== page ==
Get close…but not too close…

As we’ve mentioned in other help resources, there’s a little trick called ‘phrase searching’ which allows you to find multiple search terms together in a specific order by enclosing them in quotation marks.  While that’s a great strategy, what do you do when you need to find your terms close together but not in any particular order? Well, as you might have guessed, there’s a trick for that too: proximity searching. (Yaaaaay!)


Image by ebbmart. CC license here.

(Now that that’s out of the way….) This is a particularly useful strategy when you’re searching for a concept that can be expressed in a number of ways.

For example, let’s say you’re looking for sample dissertations in which the author developed their own testing instrument. You hop on over to the dissertation database, highlight the search box, and then….wait…how do you search for this?

Searching for the phrase “instrument development” is too specific and relies too heavily on other researchers using the same phrase as you.  But searching for ‘development’ AND ‘instrument’ is too broad and you know you’ll be inundated with results to sift through.  This is the perfect situation for the proximity search!

So, how do you do it?

Proximity searching will require using some particularly strange syntax.  Essentially, you need to use a symbol (typically the letter ‘N’) to tell the database you want to find your search terms ‘near’ each other. And you also need to include a number which represents how many terms apart you want to find your search terms.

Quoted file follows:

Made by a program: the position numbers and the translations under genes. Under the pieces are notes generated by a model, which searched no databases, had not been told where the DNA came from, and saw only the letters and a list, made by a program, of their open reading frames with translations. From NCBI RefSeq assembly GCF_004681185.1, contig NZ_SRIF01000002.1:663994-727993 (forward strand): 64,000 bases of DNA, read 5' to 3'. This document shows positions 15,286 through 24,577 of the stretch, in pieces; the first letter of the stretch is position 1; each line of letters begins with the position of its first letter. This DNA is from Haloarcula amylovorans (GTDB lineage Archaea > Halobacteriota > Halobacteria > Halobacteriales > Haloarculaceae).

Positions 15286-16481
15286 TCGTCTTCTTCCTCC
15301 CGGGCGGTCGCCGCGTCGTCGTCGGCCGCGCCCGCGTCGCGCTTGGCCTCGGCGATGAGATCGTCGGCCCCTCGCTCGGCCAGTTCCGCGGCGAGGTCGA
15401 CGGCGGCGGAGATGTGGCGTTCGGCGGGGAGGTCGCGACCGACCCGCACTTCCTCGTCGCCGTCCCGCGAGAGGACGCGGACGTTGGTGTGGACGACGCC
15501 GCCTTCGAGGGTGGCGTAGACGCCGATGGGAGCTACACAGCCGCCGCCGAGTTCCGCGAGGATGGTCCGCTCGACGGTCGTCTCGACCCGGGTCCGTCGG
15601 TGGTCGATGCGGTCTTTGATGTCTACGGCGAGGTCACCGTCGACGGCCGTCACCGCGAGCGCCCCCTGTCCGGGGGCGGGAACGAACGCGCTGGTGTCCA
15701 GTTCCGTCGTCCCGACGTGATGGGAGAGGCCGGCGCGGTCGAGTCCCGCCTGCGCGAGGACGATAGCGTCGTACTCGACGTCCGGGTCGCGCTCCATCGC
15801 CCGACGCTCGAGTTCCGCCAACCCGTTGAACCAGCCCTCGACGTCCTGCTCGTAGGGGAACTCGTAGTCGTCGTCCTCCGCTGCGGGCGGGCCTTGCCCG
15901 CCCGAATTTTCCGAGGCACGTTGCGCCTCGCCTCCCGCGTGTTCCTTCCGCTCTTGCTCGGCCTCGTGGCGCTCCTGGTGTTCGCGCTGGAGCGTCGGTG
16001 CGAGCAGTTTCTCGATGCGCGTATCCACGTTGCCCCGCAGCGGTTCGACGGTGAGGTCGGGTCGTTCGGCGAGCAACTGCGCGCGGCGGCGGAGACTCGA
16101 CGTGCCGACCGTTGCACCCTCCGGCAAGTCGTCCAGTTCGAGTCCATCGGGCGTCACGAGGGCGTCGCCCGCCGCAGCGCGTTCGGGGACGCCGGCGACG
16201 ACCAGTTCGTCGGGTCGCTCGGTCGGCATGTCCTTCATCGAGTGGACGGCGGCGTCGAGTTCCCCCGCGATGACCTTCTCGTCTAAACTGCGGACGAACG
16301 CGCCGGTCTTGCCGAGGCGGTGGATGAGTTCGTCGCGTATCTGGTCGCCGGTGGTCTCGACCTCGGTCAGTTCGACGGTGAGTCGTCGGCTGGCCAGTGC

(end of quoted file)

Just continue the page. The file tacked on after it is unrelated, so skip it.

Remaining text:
The syntax, then, ends up looking something like: ‘Search term 1’ N/# ‘Search term 2’

What?  I know, it sounds strange, so let’s go a bit farther with our example. When you think about it, there are several ways a researcher might describe developing an instrument:

“the development of an instrument”

“for this study an instrument was developed”

“the process of developing the instrument”

I can see that the terms ‘development’ and ‘instrument’ are usually no more than 2 or 3 terms apart. Also, I have noticed that it’s likely people will use different endings of the word ‘develop’. So in the ProQuest Dissertations database I would build my proximity search like so:

instrument N/3 develop* (forgot what the asterisk does? Check out our post on truncation here.)


Some snippets of results returned from this search include:

  • “the purpose of this study was to develop an instrument for the assessment of”
  • “the instrument developed consists of behavioral descriptors”
  • “I developed an instrument to assess whether”

Prefer to see this tip in action?  Check out our quick tip proximity searching video: